It is difficult to describe or categorise renowned and popular writer Anwar Maqsood’s latest piece written for the theatre, Saadhay 14 August, dubbed the last of the trilogy (Pawnay 14 August and Sawa 14 August), which held its special show for the media on Tuesday evening at the Arts Council of Pakistan.
Is it a play? Well, it is, after all, it has characters in it. There is a plot… too. Is there a conflict in terms of creating tensions that keep the audience guessing about what’s going to happen next, the basic element that takes any story forward? Perhaps there is. Perhaps there isn’t. Perhaps Maqsood and his director Dawar Mehmood just wanted to give a good entertaining, full of fun, treat to their audiences, who are accustomed to the former’s guffaw-inducing one-liners. If that was the purpose, then Saadhay 14 August is high on the entertainment quotient. Anyone who needs a good, hearty laugh should go watch it.
The reason for coming up with the above-raised argument is that at the heart of the script are the two respected political leaders Quaid-i-Azam Mohammad Ali Jinnah —played by Omar Kazi, whose hand must be tired from constantly lifting cigars and pipes to his mouth throughout the performance and Gandhi,Tanveer Gill who did well and earned the most number of laughs but still needs to brush up on his Gujarati accent, that are asked to seek the opinion of the people on partition of the subcontinent after a case is filed against them for which they travel to four places — Kashmir, Lahore, Delhi and London. They are aided by an investigating officer (Jahanzeb Ali Shah) in their pursuit.
Now you would expect that since Jinnah and Gandhi in one frame, the past must come to the fore in order to examine the journey that their respective leadership led the people to embark on. Instead, the focus, as is usually the case with Maqsood, is more on the present socio-political environment of India and Pakistan (more of Pakistan), again, highlighted through witty and humorous one-liners. It works fine.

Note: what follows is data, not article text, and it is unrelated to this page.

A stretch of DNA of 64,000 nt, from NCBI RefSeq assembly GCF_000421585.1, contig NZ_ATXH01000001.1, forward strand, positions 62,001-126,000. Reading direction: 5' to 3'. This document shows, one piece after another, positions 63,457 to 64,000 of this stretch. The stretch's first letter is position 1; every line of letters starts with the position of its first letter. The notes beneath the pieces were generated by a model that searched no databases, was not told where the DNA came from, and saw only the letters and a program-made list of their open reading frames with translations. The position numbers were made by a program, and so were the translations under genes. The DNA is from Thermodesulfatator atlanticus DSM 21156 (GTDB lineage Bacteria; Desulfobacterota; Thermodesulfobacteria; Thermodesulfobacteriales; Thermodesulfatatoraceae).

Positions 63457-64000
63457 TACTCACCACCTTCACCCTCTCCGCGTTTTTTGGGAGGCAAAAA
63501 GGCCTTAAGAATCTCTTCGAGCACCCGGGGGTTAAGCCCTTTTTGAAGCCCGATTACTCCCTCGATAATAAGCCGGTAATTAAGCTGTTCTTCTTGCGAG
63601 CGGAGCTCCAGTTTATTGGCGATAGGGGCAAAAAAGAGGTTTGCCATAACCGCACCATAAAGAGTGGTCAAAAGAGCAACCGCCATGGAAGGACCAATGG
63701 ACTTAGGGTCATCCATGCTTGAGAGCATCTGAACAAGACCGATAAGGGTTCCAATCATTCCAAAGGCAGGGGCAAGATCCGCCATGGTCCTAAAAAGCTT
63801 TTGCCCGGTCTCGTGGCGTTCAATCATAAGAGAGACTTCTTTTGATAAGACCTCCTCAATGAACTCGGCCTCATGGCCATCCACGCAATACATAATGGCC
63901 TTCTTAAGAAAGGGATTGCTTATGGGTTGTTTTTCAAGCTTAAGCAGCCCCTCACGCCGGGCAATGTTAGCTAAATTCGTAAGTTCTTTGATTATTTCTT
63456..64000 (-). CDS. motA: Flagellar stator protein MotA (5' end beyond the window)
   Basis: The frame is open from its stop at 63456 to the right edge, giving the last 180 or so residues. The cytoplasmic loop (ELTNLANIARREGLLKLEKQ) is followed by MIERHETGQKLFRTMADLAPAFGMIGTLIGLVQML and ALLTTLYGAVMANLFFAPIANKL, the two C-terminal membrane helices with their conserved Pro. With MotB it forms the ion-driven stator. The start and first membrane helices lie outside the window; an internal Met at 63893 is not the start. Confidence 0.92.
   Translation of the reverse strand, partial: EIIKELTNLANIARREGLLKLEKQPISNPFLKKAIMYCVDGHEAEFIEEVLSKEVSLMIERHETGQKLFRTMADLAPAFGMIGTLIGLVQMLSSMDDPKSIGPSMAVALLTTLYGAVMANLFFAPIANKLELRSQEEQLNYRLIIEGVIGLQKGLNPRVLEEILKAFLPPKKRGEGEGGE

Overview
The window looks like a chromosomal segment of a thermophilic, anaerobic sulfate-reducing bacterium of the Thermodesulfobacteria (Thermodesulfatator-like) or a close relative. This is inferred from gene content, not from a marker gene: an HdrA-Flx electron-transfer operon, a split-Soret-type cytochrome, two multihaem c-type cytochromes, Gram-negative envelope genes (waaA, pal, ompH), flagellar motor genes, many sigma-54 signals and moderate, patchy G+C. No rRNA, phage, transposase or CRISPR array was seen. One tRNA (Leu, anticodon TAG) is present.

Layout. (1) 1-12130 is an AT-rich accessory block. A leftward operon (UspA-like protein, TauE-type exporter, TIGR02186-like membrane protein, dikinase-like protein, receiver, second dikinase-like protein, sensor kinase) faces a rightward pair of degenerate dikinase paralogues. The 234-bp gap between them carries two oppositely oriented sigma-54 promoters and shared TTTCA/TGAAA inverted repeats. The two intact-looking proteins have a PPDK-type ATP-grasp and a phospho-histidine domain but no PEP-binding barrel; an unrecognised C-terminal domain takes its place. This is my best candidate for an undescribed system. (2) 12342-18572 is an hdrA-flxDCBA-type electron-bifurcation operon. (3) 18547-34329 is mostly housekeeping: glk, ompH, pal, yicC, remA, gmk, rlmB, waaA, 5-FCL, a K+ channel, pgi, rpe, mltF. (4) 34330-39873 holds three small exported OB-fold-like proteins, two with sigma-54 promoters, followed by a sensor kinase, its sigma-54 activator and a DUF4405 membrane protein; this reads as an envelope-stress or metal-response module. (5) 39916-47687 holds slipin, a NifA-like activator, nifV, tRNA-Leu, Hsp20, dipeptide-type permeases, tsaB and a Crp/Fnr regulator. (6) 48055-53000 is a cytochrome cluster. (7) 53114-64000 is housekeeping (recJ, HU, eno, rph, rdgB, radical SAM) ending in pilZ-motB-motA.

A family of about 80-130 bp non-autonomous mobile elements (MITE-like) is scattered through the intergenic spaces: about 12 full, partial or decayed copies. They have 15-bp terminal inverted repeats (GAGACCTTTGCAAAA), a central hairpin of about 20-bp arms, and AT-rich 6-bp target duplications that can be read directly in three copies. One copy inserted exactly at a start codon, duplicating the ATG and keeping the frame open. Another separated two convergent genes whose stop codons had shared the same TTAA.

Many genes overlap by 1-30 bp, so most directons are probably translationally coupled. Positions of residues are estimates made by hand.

For example, when they are in Delhi, Gandhi and Jinnah see an item number being filmed or in Lahore they find themselves in the middle of a political showdown. That’s the set pattern of how the story moves throughout the production, relying on funny exchange of lines. Each shift in the backdrop (for which technology could have been used) is preceded by a large number of young girls and boys moving around the stage and in the aisles to the sound of music, creating a spectacle. There’s even a dance track thrown into the mix. A good recipe for a variety show!
Drama originated in ancient Greece with a pair of masks used as symbols of two muses, Thalia and Melpomene. The first is the muse of comedy, the second of tragedy. On Tuesday evening, the muse of comedy was invoked. Could it be that the distinguished writer doesn’t associate tragedy with partition anymore?
Originally published in Dawn, August 18th, 2022